Start-up aims for 90% accuracy for cancer screening with AI

Lancor Scientific a London-based startup will open a new cancer research laboratory that aims to push for 90% accuracy for cancer screening by utilising AI. 

The research facility will explore the market viability and roll-out of Lancor Scientific’s patented Tumour Trace OMIS (Opto-magnetic Imaging Spectroscopy) device and the utilisation of AI technology, with the aim of delivering accurate, low-cost and near real-time cancer screening at scale.

Last month, Google announced that its AI tool, called Lymph Node Assistant (LYNA), could detect late stage breast cancer at more than 90% accuracy. Lancor Scientific has developed a device that is able to early detect cervical cancer at 90% accuracy, and can further screen for multiple types of cancers. The device detects the change of electromagnetism within tissue on quantum levels.

The new laboratory in Graz, Austria, will open in partnership with the Technical University of Graz, the Medical University of Graz and the Sigmund Freud University Vienna, to lead trials on cancer screening at a global level. Lancor Scientific will receive grants over the first five years from the Austrian Government for facilities including office, research equipment, access to academic expertise and clinical trials management.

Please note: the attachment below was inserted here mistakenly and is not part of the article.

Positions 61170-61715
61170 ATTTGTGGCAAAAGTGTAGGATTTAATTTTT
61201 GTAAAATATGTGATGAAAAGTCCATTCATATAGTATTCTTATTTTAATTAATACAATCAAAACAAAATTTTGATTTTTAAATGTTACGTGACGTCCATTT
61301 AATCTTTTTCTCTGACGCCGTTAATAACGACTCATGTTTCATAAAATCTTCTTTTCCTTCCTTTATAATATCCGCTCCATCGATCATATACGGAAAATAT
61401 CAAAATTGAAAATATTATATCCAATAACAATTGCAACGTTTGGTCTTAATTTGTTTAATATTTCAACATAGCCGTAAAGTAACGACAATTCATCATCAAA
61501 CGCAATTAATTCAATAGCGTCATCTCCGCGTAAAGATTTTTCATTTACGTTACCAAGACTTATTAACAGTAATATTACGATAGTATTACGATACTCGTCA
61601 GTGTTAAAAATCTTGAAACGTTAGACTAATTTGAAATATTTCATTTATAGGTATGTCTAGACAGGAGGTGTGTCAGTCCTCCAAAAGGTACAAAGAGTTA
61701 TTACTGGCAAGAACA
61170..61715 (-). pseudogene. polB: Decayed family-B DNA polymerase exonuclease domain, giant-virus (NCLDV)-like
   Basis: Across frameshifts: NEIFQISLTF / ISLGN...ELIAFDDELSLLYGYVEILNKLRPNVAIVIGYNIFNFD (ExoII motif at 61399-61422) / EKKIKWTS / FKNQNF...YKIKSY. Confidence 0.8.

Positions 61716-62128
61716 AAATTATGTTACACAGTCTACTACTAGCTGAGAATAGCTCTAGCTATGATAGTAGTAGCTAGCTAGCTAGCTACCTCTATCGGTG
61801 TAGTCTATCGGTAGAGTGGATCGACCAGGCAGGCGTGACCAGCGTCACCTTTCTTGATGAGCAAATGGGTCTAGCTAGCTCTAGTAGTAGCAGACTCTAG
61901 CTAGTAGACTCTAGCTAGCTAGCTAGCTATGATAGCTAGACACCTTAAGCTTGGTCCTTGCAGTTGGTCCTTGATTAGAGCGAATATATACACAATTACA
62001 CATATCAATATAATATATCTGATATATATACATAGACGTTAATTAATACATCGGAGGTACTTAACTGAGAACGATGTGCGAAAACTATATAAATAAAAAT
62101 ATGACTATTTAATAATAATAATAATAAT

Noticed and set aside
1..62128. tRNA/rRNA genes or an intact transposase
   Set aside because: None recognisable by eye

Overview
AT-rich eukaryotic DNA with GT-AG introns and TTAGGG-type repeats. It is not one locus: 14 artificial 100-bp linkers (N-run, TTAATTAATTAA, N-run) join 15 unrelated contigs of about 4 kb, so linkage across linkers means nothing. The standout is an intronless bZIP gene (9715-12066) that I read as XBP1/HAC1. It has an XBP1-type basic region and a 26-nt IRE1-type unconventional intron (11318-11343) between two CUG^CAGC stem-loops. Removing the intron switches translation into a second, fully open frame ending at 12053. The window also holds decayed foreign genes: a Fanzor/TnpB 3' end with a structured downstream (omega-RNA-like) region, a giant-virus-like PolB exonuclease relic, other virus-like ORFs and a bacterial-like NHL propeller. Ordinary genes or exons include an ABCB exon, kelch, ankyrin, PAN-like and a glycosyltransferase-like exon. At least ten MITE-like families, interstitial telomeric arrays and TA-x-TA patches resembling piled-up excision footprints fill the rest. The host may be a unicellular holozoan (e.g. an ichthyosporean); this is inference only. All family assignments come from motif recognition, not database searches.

The device will go to market in 2019 and a minimum of 10,000 devices will be produced in the next five years.  Cancer screening involves various tests for the early detection of abnormal cells in different parts of the body. Finding cancer early improves the chances for successful treatment and saves lives.

Lancor Scientific has conducted trials at Southend University Hospital NHS, and using AI, the new laboratory will remove the biological ‘noise’ (i.e. mucus) from samples, pushing for even further accuracy.

Aamir Butt, CEO of Lancor Scientific, commented: “Finding cancer early is key to saving lives. Lancor Scientific has dedicated itself to making accurate and cost effective cancer detection technology available globally. The vote of confidence from the Austrian government as well the partnership with experts at Graz Technical University allows us to continue that journey and provide a minimum of 10,000 devices within the next five years free of capital charge, with the capability of conducting 500,000 cancer tests per day. This is what we mean by making cancer screening available for everyone, everywhere.”